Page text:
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Major Mayors of Europe – Antonio Costa

The former mayor of Lisbon not only managed to take the entire Portuguese economy out of a slump but has also provided Socialists around Europe with a blueprint for winning elections

  • January 29, 2020 11:30
  • Author Anton Stoyanov
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Source: FraLiss [CC BY-SA 3.0]

Antonio Costa has become the bane of Portugal’s centre-right. After ousting the PSD in Lisbon’s snap mayoral elections in 2007, he has managed to thwart them at every turn, depriving them of opportunities to govern, while simultaneously delivering on the expectations of millions of voters.

Who is Antonio Costa?

Antonio Costa was born on 17 July 1961 in the Portuguese capital of Lisbon. After getting his law degree from the Faculty of Law in the University of Lisbon, Costa immediately took his first steps in politics.

His first political venture was his tenure as City Councilor in the local government of Lisbon in the 1980s. After completing his mandatory military service in 1987 and after briefly practising law in the private sectors in 1988, he devotes his time entirely to politics.

Throughout the 90s and early 2000s, Antonio Costa serves in various senior governmental positions – as Minister of Justice, Minister of Parliamentary Affairs, Minister of State and Internal Administration and briefly as an MEP after the 2004 European Elections.

In 2007, following the corruption scandal involving the then-mayor of Lisbon Carmona Rodrigues, Costa resigned from all his governmental posts and declared his bid to become mayor of the Portuguese capital. He won the extraordinary elections the same year and went on to win the ones held in 2009 and 2013 – increasing his majority each time.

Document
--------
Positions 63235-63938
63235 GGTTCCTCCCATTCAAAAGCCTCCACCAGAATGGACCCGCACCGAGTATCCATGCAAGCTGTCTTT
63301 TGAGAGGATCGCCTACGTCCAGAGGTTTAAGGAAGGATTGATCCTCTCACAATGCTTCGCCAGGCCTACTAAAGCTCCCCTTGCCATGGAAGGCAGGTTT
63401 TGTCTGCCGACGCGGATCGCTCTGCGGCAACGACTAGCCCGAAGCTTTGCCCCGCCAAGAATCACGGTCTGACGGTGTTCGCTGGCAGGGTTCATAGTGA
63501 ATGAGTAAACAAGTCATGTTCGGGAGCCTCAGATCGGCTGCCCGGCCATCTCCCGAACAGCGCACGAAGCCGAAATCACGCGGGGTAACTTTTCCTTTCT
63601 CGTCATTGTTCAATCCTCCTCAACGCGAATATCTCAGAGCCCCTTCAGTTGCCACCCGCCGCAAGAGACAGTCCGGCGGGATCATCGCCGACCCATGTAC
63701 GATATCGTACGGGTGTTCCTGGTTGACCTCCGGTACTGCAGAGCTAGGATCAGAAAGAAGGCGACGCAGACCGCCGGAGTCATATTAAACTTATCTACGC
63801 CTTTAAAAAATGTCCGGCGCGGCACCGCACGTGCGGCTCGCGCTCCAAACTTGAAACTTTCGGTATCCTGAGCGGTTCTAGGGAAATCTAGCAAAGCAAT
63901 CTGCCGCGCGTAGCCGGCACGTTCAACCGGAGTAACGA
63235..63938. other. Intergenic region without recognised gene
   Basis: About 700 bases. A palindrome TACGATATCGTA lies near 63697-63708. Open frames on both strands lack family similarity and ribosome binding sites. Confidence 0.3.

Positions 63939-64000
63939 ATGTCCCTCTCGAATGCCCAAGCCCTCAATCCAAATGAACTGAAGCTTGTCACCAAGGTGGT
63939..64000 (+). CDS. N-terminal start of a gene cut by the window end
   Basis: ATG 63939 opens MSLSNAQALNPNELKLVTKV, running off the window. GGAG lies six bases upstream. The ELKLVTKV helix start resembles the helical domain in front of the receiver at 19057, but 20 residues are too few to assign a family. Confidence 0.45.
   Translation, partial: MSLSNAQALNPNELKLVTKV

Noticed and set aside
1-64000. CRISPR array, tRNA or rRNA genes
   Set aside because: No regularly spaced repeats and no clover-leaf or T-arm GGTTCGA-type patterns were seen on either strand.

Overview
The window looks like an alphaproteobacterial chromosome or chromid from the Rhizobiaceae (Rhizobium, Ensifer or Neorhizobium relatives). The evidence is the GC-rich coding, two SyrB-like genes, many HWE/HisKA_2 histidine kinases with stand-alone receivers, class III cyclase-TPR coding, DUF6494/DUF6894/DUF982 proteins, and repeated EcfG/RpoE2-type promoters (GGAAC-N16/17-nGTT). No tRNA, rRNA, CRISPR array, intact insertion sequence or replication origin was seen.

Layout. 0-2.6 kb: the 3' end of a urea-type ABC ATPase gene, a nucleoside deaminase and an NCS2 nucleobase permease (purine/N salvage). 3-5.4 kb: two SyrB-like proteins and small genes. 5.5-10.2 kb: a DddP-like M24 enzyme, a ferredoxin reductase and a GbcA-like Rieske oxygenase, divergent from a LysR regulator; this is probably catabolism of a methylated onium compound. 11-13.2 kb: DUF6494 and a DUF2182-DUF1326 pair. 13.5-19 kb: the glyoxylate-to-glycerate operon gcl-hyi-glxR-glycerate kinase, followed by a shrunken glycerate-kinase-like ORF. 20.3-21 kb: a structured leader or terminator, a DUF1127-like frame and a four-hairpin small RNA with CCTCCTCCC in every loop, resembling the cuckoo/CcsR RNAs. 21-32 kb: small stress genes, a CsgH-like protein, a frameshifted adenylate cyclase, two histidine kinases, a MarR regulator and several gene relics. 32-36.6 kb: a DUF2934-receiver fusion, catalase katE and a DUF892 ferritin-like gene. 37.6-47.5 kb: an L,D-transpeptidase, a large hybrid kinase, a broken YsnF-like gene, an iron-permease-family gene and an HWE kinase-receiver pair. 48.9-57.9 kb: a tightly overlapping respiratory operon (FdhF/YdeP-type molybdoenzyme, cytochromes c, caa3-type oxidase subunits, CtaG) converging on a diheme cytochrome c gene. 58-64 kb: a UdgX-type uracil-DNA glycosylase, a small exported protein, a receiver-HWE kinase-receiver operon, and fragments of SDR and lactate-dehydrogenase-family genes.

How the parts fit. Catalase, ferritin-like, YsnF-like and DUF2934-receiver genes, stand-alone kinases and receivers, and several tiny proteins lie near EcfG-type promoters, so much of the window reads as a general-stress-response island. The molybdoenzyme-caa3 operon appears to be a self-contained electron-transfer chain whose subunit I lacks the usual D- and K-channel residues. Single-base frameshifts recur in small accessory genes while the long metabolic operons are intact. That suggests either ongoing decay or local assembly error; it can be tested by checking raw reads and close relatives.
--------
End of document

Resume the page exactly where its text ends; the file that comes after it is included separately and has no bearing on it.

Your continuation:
In 2015 he resigned from the post as Mayor of Lisbon in order to focus on his campaign to become Prime Minister of Portugal. While his Socialist Party did not manage to win the 2015 elections, Costa’s deft political manoeuvres allowed his party to form a ruling coalition, dethroning the centre-right PSD who had fallen short of a majority.

Antonio Costa has served as Prime Minister of Portugal ever since and won the 2019 legislative election by a landslide, securing over 36% of the vote for his party.

Antonio Costa – the maverick

The years of the Great Recession and the Eurozone crisis were especially hard on Portugal. The financial troubles led to many cuts to public services and social spending that were unpopular among the population. Yet at the time people saw them as necessary -for the most part.

Аnd while the centre-right PSD had a firm grip on power, leading in the polls despite imposing austerity measures demanded as conditions for numerous bailouts, far-left parties were gaining traction amongst voters. Following years of austerity, the 2015 elections proved pivotal not only for Portugal but for European Social Democracy as a whole.

The Socialist Party, headed by the former mayor of Lisbon Antonio Costa, placed 2nd with 32.3% of the vote – quite a bit behind the 38.6% garnered by the centre-right. But the situation had changed drastically compared to 2011.  There was no longer a rightwing majority within the Portuguese Parliament – and the PSD had no potential partner to look towards.

Just a few weeks after being sworn in, the newly established PSD government was toppled by a vast left-leaning coalition headed by Antonio Costa’s Socialist Party. In the months prior to the manoeuvre, Costa had been negotiating a pact with the parties on the far left – the Portuguese Communist Party and the Left Bloc, who together had won nearly 19% of the vote.